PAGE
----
This page was archived on October 2020.


Regional issues

41 - Regional security in the MENA region

Grade: D+
Unity 1/5
Resources 2/5
Strategy 0/5
Impact 1/5
Total 4/20
Scorecard 2014: C (8/20)
Scorecard 2015: D+ (5/20)

As the MENA region descended into chaos, Europe lacked a coherent strategy beyond reaching for the chequebook

Regional chaos and the resulting refugee flows precipitated an existential crisis for the EU in 2015. The Council recognised that Europe should address the issue by working to stabilise countries of origin and transit. But, beyond throwing money at the problem, no coherent strategy has emerged. Member states prepared to engage diplomatically or militarily did so unilaterally, while the majority preferred to build fences in an attempt to prevent spillover.

The Commission and some member states (with the UK in the lead) contributed generously to the support of Syrian refugees in neighbouring countries. There is discussion of up to €3 billion being made available to Turkey for its cooperation in managing the flow of migrants to Europe, and a €1.8 billion trust fund for Africa – where many refugees originate – was promised at the Valletta summit in November. However, there was no consensus on diplomatic or military action on this issue. The EU’s Operation Sophia, a new anti-trafficking operation off Libya, looks toothless.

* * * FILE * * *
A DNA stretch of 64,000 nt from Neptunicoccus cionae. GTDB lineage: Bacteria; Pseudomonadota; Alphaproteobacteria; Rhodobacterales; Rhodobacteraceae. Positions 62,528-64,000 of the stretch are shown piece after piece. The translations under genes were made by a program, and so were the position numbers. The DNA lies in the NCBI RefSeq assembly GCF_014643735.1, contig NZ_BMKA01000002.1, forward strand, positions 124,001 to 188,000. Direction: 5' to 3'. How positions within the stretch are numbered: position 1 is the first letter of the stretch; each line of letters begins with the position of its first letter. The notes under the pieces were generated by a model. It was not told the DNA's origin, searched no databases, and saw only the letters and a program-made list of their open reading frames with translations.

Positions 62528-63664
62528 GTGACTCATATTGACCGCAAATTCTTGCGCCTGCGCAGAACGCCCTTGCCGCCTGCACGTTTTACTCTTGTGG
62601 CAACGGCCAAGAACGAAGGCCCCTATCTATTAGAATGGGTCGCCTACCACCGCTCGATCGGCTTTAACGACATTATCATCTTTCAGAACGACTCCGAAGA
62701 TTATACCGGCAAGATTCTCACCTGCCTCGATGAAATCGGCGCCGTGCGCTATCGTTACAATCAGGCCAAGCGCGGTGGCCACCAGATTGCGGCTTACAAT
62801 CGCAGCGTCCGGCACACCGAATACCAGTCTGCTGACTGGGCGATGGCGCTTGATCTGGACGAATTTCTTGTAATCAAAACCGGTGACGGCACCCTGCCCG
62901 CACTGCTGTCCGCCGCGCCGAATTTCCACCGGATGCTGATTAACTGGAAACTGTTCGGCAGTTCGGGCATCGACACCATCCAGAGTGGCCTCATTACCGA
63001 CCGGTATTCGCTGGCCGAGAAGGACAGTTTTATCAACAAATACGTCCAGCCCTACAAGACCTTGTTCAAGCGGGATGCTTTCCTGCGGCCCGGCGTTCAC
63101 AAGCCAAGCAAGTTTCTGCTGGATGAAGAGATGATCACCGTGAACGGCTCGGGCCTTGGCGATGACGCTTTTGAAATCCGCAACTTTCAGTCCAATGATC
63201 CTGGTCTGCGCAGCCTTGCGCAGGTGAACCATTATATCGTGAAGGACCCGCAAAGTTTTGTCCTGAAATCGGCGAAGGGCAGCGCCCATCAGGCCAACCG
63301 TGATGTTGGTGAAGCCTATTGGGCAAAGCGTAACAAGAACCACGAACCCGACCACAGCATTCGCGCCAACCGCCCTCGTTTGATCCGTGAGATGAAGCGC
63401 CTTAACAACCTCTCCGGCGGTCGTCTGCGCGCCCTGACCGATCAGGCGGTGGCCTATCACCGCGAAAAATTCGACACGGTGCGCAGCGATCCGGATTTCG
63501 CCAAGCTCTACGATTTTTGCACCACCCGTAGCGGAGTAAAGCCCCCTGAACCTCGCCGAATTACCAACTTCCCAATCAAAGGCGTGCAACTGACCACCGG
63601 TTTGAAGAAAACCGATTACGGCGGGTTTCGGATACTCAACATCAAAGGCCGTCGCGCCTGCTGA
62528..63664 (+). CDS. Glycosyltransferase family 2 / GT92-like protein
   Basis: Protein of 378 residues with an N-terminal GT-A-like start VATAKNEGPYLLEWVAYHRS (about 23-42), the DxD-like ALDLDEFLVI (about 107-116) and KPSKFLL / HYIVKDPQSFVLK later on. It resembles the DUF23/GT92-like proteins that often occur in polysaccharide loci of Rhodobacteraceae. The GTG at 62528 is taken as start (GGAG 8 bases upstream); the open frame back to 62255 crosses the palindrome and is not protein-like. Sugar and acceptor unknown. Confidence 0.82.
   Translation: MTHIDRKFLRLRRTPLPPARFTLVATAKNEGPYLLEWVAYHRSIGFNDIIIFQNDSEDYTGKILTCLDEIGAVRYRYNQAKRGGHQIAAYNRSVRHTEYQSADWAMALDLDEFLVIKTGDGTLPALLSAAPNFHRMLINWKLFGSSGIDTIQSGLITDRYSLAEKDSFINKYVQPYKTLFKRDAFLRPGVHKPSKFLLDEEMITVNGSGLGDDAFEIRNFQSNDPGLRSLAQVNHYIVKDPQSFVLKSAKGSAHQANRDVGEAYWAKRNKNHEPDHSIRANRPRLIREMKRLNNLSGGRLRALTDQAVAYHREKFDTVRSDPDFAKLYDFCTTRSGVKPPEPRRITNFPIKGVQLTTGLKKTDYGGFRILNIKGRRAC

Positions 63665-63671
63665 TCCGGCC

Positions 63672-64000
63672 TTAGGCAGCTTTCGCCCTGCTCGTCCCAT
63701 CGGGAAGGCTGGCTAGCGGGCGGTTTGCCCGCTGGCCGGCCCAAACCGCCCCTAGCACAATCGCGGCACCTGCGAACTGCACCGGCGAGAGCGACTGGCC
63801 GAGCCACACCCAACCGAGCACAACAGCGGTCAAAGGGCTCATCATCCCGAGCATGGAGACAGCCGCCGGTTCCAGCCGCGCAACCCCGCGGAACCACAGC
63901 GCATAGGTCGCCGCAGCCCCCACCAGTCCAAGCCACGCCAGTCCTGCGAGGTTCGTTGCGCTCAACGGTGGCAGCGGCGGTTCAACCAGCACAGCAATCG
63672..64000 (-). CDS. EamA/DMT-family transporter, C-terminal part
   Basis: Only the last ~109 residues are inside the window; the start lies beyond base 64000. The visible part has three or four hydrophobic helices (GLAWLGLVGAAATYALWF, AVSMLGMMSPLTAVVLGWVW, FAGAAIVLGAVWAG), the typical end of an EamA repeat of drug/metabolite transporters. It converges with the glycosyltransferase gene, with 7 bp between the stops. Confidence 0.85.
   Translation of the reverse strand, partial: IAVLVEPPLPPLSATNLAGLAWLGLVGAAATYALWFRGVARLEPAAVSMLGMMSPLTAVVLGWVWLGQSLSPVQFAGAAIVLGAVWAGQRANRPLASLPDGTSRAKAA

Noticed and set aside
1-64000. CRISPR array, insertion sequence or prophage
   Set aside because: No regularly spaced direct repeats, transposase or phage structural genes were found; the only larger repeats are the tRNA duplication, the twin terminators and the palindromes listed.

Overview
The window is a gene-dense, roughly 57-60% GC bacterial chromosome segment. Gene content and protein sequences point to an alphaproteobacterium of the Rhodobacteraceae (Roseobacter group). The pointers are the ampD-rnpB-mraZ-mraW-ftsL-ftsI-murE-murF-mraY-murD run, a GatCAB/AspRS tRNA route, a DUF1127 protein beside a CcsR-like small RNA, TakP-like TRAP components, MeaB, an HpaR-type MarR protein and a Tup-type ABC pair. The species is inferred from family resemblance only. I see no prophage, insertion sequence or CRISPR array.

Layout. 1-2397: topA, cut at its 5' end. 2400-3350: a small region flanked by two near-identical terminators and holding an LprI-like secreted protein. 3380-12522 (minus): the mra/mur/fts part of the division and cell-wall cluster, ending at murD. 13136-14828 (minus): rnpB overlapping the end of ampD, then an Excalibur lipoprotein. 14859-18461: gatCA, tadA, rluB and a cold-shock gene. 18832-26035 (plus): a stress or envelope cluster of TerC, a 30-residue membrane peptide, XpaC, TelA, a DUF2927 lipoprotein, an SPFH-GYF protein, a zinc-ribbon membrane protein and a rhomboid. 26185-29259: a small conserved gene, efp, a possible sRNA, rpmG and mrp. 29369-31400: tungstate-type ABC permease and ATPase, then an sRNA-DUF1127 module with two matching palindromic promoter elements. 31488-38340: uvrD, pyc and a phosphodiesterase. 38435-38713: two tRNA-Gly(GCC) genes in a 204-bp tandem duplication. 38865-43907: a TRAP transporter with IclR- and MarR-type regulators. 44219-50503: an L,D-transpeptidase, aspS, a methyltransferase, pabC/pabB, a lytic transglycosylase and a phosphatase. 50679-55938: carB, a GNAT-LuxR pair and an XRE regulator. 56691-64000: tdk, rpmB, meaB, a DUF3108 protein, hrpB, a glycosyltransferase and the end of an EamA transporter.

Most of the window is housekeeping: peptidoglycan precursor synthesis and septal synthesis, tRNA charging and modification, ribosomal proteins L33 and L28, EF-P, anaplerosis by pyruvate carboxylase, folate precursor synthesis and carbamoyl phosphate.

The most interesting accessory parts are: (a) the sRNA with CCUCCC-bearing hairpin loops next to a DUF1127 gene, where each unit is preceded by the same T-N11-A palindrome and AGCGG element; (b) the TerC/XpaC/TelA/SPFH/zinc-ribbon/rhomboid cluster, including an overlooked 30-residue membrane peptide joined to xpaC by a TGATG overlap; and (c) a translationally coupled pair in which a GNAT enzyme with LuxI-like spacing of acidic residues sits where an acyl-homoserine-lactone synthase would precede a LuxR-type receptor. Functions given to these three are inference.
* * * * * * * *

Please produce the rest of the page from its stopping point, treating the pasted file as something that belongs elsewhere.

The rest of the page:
Five member states are bombing ISIS in Iraq; France extended strikes to Syria, as did the UK, while Germany is providing military support. A handful of others are providing military assistance to the Kurds or Iraqis. But the air campaign has helped open the door to Russian intervention, without noticeably “degrading” ISIS – which retaliated savagely against Russia and France.

To the south, where European action could be particularly effective, member states largely ignored the conflicts in the Sahel and beyond, with the honourable exception of France. Modestly useful work continued in Somalia; but three advisory Common Security and Defence Policy (CSDP) missions in the Central African Republic (CAR), Niger, and Mali were tokenistic. France has 3,000 troops in the Sahel; the Dutch and Swedes have contributed to the United Nations in Mali. Most other Europeans prefer to leave the job to the UN and the African Union, even as the UN is pleading for thousands more peacekeepers: European pledges at the September leaders’ summit in New York were dwarfed by China’s promise of 8,000.